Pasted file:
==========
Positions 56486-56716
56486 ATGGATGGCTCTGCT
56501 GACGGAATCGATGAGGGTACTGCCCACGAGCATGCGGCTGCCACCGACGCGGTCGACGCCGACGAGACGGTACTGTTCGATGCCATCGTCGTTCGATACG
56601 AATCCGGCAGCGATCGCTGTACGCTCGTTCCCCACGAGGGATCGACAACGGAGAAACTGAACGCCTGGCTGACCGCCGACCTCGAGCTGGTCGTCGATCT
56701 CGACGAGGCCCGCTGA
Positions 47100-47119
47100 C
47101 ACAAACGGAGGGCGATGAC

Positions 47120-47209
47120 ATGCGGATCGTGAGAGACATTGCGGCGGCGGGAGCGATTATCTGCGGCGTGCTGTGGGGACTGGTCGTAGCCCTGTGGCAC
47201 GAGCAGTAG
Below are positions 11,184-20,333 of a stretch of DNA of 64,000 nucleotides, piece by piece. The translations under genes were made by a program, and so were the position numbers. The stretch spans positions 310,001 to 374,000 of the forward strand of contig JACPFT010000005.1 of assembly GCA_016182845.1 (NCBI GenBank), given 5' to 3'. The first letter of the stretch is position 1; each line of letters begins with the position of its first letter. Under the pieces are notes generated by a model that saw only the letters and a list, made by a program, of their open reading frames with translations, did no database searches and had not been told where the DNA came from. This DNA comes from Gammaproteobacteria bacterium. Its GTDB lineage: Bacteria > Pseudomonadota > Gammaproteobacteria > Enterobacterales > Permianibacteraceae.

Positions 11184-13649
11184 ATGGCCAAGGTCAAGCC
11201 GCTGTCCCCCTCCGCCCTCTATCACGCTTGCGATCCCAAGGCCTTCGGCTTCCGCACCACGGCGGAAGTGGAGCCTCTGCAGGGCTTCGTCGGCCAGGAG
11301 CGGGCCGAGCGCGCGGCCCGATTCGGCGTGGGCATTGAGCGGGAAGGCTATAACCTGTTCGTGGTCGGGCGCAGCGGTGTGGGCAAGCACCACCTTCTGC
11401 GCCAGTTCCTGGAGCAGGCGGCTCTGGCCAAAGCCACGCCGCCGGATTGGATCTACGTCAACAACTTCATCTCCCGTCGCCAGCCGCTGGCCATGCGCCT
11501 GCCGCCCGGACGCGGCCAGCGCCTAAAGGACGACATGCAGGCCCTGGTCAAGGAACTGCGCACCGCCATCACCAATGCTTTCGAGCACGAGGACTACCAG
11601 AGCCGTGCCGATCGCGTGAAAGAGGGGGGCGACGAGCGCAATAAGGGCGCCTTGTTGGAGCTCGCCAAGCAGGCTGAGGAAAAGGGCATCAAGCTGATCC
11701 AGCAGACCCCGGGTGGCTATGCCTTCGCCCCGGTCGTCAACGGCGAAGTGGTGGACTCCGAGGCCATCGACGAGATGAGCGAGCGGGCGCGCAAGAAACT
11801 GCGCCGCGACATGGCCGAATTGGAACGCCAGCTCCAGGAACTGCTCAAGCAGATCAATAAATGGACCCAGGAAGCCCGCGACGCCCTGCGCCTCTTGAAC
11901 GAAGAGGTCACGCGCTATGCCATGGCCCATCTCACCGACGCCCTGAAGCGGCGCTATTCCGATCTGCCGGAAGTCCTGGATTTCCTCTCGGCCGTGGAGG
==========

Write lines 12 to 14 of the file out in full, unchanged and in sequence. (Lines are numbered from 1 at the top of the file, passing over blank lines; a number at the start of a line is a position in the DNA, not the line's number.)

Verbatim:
Below are positions 11,184-20,333 of a stretch of DNA of 64,000 nucleotides, piece by piece. The translations under genes were made by a program, and so were the position numbers. The stretch spans positions 310,001 to 374,000 of the forward strand of contig JACPFT010000005.1 of assembly GCA_016182845.1 (NCBI GenBank), given 5' to 3'. The first letter of the stretch is position 1; each line of letters begins with the position of its first letter. Under the pieces are notes generated by a model that saw only the letters and a list, made by a program, of their open reading frames with translations, did no database searches and had not been told where the DNA came from. This DNA comes from Gammaproteobacteria bacterium. Its GTDB lineage: Bacteria > Pseudomonadota > Gammaproteobacteria > Enterobacterales > Permianibacteraceae.

Positions 11184-13649
11184 ATGGCCAAGGTCAAGCC